Trombone wax

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falsehashbrowns
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Trombone wax

Post by falsehashbrowns »

I have a trombone that I stripped the lacquer from. While I'm fine with polishing it every once in a while, it doesn't last more then a few days between polishing before it stops looking decent so I've been trying to figure out how to wax it to protect it. I've tried turtle wax after seeing it in a few other posts, but it really doesn't seem to do very much- it still starts to tarnish wherever I touch it and any condensation on the bell just soaks right in. What am I doing wrong here? I think I'm using the wax right, but I'm not sure I even bought the right wax to begin with now.
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officermayo
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Re: Trombone wax

Post by officermayo »

I polish my stripped horns with Flitz. Lasts a couple of weeks and leaves behind a thin coating that deters tarnish.

https://www.amazon.com/Flitz-Plastic-Fi ... 7525354483
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2bobone
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Re: Trombone wax

Post by 2bobone »

I worked in the musical instrument shop of The Smithsonian Institution for a couple of years. They used a particular type of wax to preserve the finish on brass instruments because they were played with some regularity. Check with the Musical Instrument Division. I'm sure they'd be willing to tell you what the stuff is.
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ithinknot
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Re: Trombone wax

Post by ithinknot »

Renaissance Wax works for this sort of thing, though depending on your body chemistry it might be a losing battle at contact points
Bassix
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Re: Trombone wax

Post by Bassix »

Im Quite sure: what works for vehicles should work for Instruments too…
Played on an newly Build for 8 montags and protected it with AdBL Synthetic Spray wax.
Worked fine 👍
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harrisonreed
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Re: Trombone wax

Post by harrisonreed »

Renaissance Wax:

https://en.m.wikipedia.org/wiki/Renaissance_Wax

It needs to be applied correctly. They use this to keep armor and swords looking great in museums.
AtomicClock
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Re: Trombone wax

Post by AtomicClock »

I thought the whole point of stripping lacquer was to achieve the tarnished look. The advice I've seen was to strip it, then put it in a closet for 6 months so the patina can develop without any fingerprints.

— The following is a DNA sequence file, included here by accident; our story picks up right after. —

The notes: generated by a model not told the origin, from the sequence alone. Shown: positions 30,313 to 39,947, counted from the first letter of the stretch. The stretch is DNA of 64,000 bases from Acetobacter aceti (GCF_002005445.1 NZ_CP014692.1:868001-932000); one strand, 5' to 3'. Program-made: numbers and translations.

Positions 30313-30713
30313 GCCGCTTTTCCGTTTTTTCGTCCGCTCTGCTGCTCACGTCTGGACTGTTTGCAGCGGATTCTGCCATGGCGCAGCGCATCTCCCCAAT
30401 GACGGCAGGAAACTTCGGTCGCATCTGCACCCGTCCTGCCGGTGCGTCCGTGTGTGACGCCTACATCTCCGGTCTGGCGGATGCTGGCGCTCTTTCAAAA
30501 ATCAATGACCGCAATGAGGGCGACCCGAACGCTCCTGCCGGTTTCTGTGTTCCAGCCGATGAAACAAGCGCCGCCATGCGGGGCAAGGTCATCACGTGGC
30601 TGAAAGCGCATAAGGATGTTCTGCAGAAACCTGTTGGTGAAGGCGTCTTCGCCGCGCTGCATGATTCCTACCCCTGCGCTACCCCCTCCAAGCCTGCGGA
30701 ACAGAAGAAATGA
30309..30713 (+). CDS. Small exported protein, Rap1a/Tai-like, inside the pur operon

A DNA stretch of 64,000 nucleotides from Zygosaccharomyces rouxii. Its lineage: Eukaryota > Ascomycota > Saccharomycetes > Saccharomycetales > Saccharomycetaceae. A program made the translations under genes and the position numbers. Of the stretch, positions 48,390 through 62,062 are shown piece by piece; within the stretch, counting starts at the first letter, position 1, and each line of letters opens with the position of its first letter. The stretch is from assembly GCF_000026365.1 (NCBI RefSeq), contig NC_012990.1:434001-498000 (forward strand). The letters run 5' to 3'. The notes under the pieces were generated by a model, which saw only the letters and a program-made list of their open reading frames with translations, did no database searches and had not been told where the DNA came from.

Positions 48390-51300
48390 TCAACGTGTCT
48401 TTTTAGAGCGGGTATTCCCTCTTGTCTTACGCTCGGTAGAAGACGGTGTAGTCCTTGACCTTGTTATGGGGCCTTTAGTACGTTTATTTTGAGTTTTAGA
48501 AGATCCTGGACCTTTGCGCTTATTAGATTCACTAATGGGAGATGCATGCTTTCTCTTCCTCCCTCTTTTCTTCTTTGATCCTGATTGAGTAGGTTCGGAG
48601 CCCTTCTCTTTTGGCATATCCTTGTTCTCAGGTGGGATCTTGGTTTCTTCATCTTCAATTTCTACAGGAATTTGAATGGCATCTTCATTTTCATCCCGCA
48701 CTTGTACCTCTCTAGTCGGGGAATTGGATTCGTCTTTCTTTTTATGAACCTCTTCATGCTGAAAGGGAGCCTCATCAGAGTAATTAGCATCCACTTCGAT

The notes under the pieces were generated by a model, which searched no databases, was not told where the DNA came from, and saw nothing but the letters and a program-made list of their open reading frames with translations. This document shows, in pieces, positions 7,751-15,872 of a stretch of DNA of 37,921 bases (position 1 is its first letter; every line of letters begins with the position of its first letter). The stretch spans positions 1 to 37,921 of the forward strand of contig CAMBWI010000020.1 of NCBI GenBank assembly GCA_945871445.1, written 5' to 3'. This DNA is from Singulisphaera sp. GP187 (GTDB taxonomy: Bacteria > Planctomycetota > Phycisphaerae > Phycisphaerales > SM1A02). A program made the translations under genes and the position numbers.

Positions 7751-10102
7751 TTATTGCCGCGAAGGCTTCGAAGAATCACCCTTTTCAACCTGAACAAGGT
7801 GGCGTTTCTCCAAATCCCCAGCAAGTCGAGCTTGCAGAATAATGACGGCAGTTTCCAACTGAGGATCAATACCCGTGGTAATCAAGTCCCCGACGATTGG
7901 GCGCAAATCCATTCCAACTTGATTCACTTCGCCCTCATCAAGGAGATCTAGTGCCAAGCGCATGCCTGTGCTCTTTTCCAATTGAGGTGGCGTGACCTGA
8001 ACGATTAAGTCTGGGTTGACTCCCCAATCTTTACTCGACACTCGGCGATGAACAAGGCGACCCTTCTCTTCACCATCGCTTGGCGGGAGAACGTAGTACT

Is the wax being discussed just a poor man's relacquer job?
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ithinknot
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Re: Trombone wax

Post by ithinknot »

No, just makes the patina develop more slowly, and significantly reduces the immediate fingerprint/waterspot issues
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BigBadandBass
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Re: Trombone wax

Post by BigBadandBass »

AtomicClock wrote: Sat Oct 21, 2023 10:03 am I thought the whole point of stripping lacquer was to achieve the tarnished look. The advice I've seen was to strip it, then put it in a closet for 6 months so the patina can develop without any fingerprints.
Is the wax being discussed just a poor man's relacquer job?
Myriad of reasons to strip. The bell i currently play was stripped because of was converted to a cut bell. I’ve also heard people say it changes the feel of horn, the natural hand patina looks better or that they just know the lacquer is gonna come off eventually. It can also protect the horn, serving as a barrier to prevent rust or corrosion (citation needed, heard this from another player).
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ghmerrill
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Re: Trombone wax

Post by ghmerrill »

Try NuFinish? (Not really a wax, but it can be amazing stuff). Auto people say it effectively protects bare metal for some time, but I don't recall every using it on bare metal.
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ssking2b
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Re: Trombone wax

Post by ssking2b »

NuFinish works very well. I also have a couple of bottles of liquid Blue Poly polyglycoat car wax put away. I’ve been using my open one for 15 years. Looks great and very protective on the horns, and a little bit goes a long way!
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baileyman
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Re: Trombone wax

Post by baileyman »

Can't wait for the wax vs no wax sound quality fusillades. And whether a counter weight should also be waxed.
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